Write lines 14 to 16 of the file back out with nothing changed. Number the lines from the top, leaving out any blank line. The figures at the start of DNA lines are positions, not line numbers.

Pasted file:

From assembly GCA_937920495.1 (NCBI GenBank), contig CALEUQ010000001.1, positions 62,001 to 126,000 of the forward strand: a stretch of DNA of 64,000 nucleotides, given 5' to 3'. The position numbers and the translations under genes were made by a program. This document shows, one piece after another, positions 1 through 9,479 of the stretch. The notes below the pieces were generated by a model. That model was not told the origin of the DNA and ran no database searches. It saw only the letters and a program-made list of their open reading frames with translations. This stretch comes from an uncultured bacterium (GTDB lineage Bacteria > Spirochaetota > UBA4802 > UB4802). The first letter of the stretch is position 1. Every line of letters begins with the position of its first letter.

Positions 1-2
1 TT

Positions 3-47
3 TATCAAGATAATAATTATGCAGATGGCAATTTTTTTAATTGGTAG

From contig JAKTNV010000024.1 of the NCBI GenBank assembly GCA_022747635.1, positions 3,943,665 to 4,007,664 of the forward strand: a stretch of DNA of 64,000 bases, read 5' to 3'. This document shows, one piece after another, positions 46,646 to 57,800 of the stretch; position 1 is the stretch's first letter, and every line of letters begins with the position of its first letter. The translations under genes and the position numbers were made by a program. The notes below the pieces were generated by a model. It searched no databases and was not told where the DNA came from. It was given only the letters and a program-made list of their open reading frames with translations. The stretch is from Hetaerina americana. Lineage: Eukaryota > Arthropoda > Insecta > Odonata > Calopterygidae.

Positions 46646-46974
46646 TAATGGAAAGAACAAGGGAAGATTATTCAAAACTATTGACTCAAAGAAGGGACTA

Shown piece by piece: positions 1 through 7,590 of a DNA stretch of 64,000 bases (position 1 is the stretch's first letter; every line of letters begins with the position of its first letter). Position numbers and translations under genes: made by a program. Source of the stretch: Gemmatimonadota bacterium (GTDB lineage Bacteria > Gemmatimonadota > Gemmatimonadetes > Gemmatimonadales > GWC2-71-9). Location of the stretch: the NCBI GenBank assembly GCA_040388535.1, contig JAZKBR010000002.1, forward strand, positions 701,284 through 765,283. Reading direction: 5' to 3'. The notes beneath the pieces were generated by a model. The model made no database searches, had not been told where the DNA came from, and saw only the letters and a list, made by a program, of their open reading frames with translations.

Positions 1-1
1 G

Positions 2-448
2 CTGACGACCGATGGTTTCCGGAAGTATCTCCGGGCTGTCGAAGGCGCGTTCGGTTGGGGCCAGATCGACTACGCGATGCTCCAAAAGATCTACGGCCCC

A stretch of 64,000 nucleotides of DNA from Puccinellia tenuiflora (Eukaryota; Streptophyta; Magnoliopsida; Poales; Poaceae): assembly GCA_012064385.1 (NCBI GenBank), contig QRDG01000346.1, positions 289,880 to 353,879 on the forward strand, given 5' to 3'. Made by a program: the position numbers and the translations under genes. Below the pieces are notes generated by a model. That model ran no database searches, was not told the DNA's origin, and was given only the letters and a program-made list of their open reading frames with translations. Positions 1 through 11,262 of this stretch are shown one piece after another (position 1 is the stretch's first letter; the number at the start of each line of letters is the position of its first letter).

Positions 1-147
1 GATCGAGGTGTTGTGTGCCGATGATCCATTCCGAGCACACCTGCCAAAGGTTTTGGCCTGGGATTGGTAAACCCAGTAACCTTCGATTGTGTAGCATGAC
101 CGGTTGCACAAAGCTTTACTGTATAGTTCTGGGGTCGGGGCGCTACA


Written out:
A stretch of 64,000 nucleotides of DNA from Puccinellia tenuiflora (Eukaryota; Streptophyta; Magnoliopsida; Poales; Poaceae): assembly GCA_012064385.1 (NCBI GenBank), contig QRDG01000346.1, positions 289,880 to 353,879 on the forward strand, given 5' to 3'. Made by a program: the position numbers and the translations under genes. Below the pieces are notes generated by a model. That model ran no database searches, was not told the DNA's origin, and was given only the letters and a program-made list of their open reading frames with translations. Positions 1 through 11,262 of this stretch are shown one piece after another (position 1 is the stretch's first letter; the number at the start of each line of letters is the position of its first letter).

Positions 1-147
1 GATCGAGGTGTTGTGTGCCGATGATCCATTCCGAGCACACCTGCCAAAGGTTTTGGCCTGGGATTGGTAAACCCAGTAACCTTCGATTGTGTAGCATGAC